Jump to content

Crunch Time


tonita

Recommended Posts

Hello everyone,

 

It's been quite some time since I've posted. I'm at the verge of making my decision (I hope). My original thought was that I wanted a little trailer (Casita) but now I don't think I'll be able to afford that. I'd have to purchase the trailer and a tow vehicle as well.

 

My thinking now is possibly an older Class C using my own car as a toad. I trust the car I have. It's a 2003 Hyundai Elantra and I've always maintained it. What do I have to do to be able to tow my car? What should I look for in a small Class C? I don't want something very big. I know I would want to have any potential purchase inspected so I wouldn't know where to find someone. I don't want to lay out all of my money because I want to make sure I have an emergency fund set up too. Plus, I know I want to travel and live in my RV - maybe for a year to see if this is the life I want. Now that I'm almost there, I have lots of doubts and choices to make.

 

Scary and exciting at the same time.

 

 

Link to comment
Share on other sites

OK, the first thing you may want to do is find out if your Hyundai can be towed 4 down. If it is a stick shift probably

yes, if it is a automatic???

 

I just added the Blue Ox towing setup on my 2011 Dodge Dakota 4x4 and it cost me $3000 out the door, your cost may vary.

 

Your car should weight less than 2500 pounds so most V8 powered Class C MH should be able to pull that with no problems.

 

Good luck with your new life, I know you will enjoy it once your out on the road.

Link to comment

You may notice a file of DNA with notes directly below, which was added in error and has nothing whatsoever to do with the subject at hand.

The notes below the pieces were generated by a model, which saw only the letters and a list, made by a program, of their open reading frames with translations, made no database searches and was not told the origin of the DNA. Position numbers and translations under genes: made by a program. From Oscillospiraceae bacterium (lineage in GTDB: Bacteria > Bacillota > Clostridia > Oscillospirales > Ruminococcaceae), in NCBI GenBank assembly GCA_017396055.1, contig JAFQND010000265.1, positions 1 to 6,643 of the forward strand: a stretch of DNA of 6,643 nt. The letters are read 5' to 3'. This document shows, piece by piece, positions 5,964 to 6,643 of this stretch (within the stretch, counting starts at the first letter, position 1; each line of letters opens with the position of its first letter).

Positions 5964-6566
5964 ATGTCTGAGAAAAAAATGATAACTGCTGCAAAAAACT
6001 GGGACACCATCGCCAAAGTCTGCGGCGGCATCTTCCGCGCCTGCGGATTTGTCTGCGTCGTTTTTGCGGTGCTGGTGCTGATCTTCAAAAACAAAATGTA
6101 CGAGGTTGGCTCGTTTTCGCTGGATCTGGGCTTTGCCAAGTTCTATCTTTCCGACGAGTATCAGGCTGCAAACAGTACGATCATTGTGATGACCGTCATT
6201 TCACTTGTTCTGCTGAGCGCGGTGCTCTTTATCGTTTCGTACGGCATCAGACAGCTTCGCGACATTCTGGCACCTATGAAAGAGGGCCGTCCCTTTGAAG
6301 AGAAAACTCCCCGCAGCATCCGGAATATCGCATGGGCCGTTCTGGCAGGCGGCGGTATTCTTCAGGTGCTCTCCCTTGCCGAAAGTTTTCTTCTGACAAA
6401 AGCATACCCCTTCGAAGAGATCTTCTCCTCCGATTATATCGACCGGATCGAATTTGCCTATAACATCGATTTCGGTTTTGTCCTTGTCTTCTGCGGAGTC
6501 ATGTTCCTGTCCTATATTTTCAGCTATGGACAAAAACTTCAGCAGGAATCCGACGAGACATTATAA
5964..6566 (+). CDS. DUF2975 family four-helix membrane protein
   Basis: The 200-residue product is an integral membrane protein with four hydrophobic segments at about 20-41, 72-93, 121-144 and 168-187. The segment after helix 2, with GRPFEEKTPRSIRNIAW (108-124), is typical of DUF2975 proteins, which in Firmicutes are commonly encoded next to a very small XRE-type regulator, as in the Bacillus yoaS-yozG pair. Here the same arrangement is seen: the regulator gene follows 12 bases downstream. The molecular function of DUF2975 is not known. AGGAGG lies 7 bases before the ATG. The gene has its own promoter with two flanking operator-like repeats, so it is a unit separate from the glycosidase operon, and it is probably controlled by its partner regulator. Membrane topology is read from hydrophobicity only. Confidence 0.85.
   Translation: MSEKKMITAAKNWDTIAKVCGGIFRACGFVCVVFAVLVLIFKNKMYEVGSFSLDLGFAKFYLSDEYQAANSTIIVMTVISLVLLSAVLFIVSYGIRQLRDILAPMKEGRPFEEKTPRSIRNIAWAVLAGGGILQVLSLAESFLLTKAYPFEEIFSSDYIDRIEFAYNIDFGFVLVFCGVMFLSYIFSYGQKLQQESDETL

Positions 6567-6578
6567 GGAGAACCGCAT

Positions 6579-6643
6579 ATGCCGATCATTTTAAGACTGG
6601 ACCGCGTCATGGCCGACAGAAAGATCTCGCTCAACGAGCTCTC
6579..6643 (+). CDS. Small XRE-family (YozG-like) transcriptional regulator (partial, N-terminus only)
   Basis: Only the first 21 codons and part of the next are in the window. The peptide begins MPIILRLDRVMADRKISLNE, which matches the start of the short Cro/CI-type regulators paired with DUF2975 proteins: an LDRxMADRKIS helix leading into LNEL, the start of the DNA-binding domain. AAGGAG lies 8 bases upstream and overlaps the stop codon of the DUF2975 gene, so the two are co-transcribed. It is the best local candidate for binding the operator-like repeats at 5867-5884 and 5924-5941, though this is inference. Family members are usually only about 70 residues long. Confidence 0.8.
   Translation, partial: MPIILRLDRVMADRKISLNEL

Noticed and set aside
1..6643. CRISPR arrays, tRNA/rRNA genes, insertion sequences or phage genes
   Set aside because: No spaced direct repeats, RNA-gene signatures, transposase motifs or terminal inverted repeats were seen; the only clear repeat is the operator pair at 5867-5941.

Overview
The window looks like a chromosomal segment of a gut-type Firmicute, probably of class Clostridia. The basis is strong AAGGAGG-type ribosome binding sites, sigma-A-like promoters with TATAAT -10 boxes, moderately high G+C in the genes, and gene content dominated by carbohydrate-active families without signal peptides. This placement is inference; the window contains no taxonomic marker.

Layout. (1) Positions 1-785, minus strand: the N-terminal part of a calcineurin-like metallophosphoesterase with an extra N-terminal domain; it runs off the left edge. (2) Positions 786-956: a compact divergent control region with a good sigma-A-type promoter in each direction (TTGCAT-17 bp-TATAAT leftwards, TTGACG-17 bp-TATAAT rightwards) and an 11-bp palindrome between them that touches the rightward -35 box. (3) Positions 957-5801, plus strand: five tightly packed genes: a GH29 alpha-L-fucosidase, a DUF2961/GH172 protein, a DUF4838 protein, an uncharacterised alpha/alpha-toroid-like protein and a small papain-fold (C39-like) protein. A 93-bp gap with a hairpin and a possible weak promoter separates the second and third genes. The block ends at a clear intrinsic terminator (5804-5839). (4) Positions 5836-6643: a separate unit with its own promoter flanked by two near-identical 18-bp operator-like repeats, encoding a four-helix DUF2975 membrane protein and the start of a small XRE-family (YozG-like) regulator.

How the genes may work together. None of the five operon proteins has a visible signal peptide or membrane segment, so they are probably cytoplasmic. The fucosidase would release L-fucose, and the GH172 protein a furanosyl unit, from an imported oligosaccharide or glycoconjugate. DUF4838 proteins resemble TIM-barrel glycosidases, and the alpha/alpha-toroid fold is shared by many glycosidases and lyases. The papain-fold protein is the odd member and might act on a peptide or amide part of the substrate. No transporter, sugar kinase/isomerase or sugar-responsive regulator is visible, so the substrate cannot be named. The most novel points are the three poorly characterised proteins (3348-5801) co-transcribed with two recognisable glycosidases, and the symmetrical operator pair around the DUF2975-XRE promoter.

Share on other sites

Thanks Phil. My car is a 4 cylinder. How would I know if it can be towed and how?

The key is what transmission the car has. If you visit the site of REMCO towing you can learn what, if anything needs to be done in order to two it on it's wheels. If yours has a manual, 5 speed it can be towed without modification. If it is automatic it depends upon which transmission it has.

 

Of course, in addition to the car you also need to then add a base plate to attach the tow bar to, then get a tow-bar and while not required, an axillary braking system is also recommended.

 

Plus, do I have to choose the rv first or can they be adjusted to each other?

If the RV comes with a hitch receiver as most do, you can use it to tow with but the RV will also have a designed weight limit that it is safe to tow. Most will handle towing at least 3000# of vehicle. They do not come with the tow-bar or base plate that is needed.

Link to comment
Share on other sites

If your car is the automatic that needs the lube pump you will need to get that installed on the car along with the mounting for the tow bar and buy a good tow bar. You will want to try to do a search to verify that others have successfully towed this way without ruining their transmissions.

 

If your car has the other automatic that cannot be flat towed with all wheels down, you would need to get a tow dolly or trailer and then you need to add that weight to the cars weight to verify the RV can handle it.

Link to comment
Share on other sites

Archived

This topic is now archived and is closed to further replies.

Guest
This topic is now closed to further replies.
RVers Online University

campgroundviews.com

Our program provides accurate individual wheel weights for your RV, toad, and tow vehicle, and will help you trim the pounds if you need to.

RV Cable Grip

RV Cable Grip

All the water you need...No matter where you go

Country Thunder Iowa

Nomad Internet

Rv Share

Dish For My RV.

RV Air.

Find out more or sign up for Escapees RV'ers Bootcamp.

Advertise your product or service here.

The Rvers- Now Streaming

RVTravel.com Logo



×
×
  • Create New...